The most dramatic instances were among people who were psychotic for the first time. These were people with acute schizophrenia, who were able to go into their psychoses, to go down into their madness, often to regress to earlier stages of their lives, and then to grow up again. That happened in several instances it was very powerful.
DR: To turn the breakdown into a breakthrough.
JG: That?s right. Exactly. With people who had been psychotic for a long time, it was harder. It had become a very fixed pattern in their lives. But even with those people, they were able to express themselves more freely and able to feel more relaxed. One young guy remarked, "Everywhere else I?m crazy, but here I?m sane." He became a member of our community and he was able to function. So it was a very powerful experiment.
When I came to the National Institute of Mental Health after my residency, I was still quite interested in working with very troubled and troubling people. I was working with runaway and homeless kids, and runaway houses that worked with those kids, trying to see, again within the context of a place that respected their experience, if their experience could change.
I began to think about what we could do by changing our attitude toward people and changing the setting in which we treated them, creating a real therapeutic community. But I also started wondering about biology, and whether there was a way to work with biology to promote transformation. I thought medication and electroshock therapy simply suppressed the symptoms, and what I was interested in was seeing if this process of transformation, this kind of breakthrough that you mentioned, could happen on a biological basis. So I was open to the possibility of looking at other kinds of alternative therapies.
DR: Did your experience at Einstein at that special ward turn out to be one unique and wonderful episode, or was it something that grew and developed in other settings?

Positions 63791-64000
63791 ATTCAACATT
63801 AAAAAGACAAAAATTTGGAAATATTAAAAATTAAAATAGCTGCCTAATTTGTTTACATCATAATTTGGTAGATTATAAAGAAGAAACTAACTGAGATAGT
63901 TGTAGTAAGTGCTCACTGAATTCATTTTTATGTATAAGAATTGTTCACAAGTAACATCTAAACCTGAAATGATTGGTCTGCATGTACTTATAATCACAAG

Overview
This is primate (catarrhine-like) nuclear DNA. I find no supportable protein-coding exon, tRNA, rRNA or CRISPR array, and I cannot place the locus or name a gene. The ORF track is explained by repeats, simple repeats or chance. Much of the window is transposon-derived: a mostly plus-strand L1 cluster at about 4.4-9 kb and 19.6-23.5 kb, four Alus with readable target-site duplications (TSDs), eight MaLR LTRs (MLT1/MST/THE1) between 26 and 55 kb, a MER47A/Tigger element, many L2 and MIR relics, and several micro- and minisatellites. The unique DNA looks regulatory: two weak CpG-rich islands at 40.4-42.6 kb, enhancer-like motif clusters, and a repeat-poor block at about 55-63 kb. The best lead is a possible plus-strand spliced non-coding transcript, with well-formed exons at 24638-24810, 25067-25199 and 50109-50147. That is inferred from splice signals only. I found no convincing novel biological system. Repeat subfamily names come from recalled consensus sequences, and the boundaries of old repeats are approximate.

JG: Later, when we were working with the runaway kids, it was based on the same kind of principle. The counselors who had created these programs initially were very much on the same wavelength as I was. They were not psychiatrists or mental health professionals, some were ministers, some were draft resisters, some were hippies, they were just people who wanted to create an environment that was friendly to these kids. They saw themselves as big brothers and sisters to the kids. It didn?t occur to them to think in diagnostic terms. It didn?t occur to them to see these kids as having a disease. They were very puzzled and troubled by how disturbing some of the kids were, and how upset some of them were. It was my job to help them to understand the inner experience of these kids, and to create a setting where the kids could go through that experience, in which they would be dealt with as people and not as patients.
DR: It sounds like even back then you were playing a bridging role between the alternative culture and the establishment.
JG: That?s right. I feel that has been my role at least since that time.
DR: What forms is that taking now?
JG: I have all these establishment credentials: Harvard College, Harvard Medical School, residency in psychiatry, ten years at the National Institute of Mental Health. What I?m trying to do is use the credentials, and my experience as somebody who has the capacity to take a hard critical look at these therapies, and to say, "Let?s take this look, but let?s do it in an open-minded way. Let?s open ourselves to the experience of some of these approaches, and let?s look at the actual scientific literature that backs them up."